The official commemoration of the centenary anniversary of the landing of arms on 26 July 1914 by the yacht Asgard at Howth, and the subsequent loss of life at Bachelor’s Walk, took place on Sunday 27 July 2014 at Howth harbour. Descendants and relatives of the key participants were guests of honour at these events, which were open to members of the public.
On 26 July 1914, Erskine Childers’ yacht, the Asgard, arrived at the east pier of Howth harbour, north of Dublin. The yacht contained 900 rifles and 19,000 rounds of ammunition, purchased in Hamburg with funds raised by individuals associated with the Irish Volunteers, most notably with the assistance of Alice Stopford Green and Roger Casement.
The early planning of the Howth and Kilcoole gun-runnings, May 1914. From UCD HistoryHub.
The gun-running was prompted by the much larger gun-running expedition carried out by the Ulster Volunteer Force at Larne the previous April. The weapons were unloaded at Howth by members of the Irish Volunteers and Na Fianna Éireann; a smaller cargo of weapons was landed at Kilcoole, County Wicklow, a few days later. As the weapons were being brought into the city, an abortive attempt to seize them was made by members of the Dublin Metropolitan Police and the King’s Own Scottish Borderers; the latter, while returning to the Royal Barrack’s (now Collins Barracks) later that day, opened fire on a hostile but unarmed crowd at Bachelor’s Walk on the Dublin quays, killing three civilians—Mary Duffy (56), Patrick Quinn (50), and James Brennan (18)—and injuring another 80; a fourth victim, Sylvester Pidgeon, died of his wounds on 25 September. Most of the weapons landed were not seized, and were later used in the Easter Rising of 1916.
Gun-running at Howth and Three people shot dead by British soldiers on Bachelor’s Walk. From Century Ireland.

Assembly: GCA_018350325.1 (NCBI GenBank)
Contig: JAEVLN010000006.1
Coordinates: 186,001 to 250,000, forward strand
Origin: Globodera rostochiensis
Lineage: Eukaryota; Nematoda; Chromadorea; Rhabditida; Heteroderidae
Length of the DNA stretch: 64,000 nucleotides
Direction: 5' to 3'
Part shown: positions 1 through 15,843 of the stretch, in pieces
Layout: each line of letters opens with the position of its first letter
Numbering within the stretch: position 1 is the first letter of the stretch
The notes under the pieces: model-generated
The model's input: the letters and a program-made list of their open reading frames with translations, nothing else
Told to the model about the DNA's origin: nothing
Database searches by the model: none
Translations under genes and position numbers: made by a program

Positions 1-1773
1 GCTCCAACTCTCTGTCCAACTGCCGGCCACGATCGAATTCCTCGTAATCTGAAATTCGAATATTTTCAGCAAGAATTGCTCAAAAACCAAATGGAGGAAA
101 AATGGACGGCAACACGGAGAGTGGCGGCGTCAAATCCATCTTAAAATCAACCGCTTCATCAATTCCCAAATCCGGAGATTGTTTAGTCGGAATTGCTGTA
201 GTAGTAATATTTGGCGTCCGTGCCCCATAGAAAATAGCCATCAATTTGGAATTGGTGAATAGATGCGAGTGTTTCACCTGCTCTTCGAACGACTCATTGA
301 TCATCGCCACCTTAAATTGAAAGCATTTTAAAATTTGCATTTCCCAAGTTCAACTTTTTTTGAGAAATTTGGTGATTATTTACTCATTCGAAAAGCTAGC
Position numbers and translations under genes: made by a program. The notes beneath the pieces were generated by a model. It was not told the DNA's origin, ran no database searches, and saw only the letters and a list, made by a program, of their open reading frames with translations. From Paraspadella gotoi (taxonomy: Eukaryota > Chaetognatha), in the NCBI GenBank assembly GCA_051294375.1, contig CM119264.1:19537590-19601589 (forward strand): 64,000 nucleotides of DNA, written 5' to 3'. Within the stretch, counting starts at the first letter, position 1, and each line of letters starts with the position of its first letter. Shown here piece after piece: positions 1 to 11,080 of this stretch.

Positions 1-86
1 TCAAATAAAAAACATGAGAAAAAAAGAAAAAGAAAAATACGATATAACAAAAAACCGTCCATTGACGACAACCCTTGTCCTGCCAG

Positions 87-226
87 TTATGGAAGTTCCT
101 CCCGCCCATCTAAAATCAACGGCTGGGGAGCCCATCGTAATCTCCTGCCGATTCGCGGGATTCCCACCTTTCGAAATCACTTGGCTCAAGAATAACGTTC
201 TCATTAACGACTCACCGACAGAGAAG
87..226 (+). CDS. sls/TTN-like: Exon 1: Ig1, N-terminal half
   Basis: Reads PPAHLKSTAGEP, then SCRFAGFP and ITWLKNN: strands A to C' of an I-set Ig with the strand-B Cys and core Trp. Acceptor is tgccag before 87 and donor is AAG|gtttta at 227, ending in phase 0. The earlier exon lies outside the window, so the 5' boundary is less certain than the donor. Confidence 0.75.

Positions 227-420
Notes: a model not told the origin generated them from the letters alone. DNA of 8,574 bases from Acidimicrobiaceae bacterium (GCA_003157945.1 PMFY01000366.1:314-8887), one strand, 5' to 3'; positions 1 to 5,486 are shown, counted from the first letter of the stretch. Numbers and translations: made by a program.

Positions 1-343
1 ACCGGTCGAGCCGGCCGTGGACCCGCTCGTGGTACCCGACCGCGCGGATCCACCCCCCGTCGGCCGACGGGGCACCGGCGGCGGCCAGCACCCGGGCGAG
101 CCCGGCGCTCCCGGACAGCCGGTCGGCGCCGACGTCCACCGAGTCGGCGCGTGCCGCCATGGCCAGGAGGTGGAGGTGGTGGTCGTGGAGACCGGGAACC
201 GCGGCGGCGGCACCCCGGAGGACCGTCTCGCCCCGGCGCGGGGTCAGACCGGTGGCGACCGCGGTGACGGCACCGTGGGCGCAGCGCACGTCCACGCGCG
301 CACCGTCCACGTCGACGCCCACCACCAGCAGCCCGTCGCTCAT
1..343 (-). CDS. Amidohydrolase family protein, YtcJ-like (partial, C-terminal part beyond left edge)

The programme of events for the day began at 9am, with ceremony at Glasnevin Cemetery led by Ms. Heather Humphreys TD, Minister for Arts, Heritage and the Gaeltacht, in memory of those killed at Bachelor’s Walk, who are buried in Glasnevin Cemetery. The ceremony, which involved a wreath-laying, was followed by a memorial mass at the Pro-Cathedral at 10am, attended by President Michael D. Higgins.
The focus of the centenary commemoration then shifted to the east pier of Howth harbour, the original venue for the unloading of the weapons. The official commemoration, which began at 11.30am, was addressed by President Higgins. It also featured a salute from the Defence Forces and a re-enactment of the events of the gun-running in 1914. Historical context to the events of 26 July 1914 was provided by members of the ASGARD 100 group throughout the proceedings. After the re-enactment, Presdident Higgins met with relatives of those involved in the gun-running.
The community element of the commemoration continued afterwards, with a cultural programme featuring Brendan Begley, Ceoltóirí Chluain Tarbh and the St Lawrence Pipe Band from Howth. Prizes were presented to the best period dressed individual male and female, family and boat crew. The programme of events concluded at 4pm.
From History Ireland: Lar Joye on the Asgard’s cargo.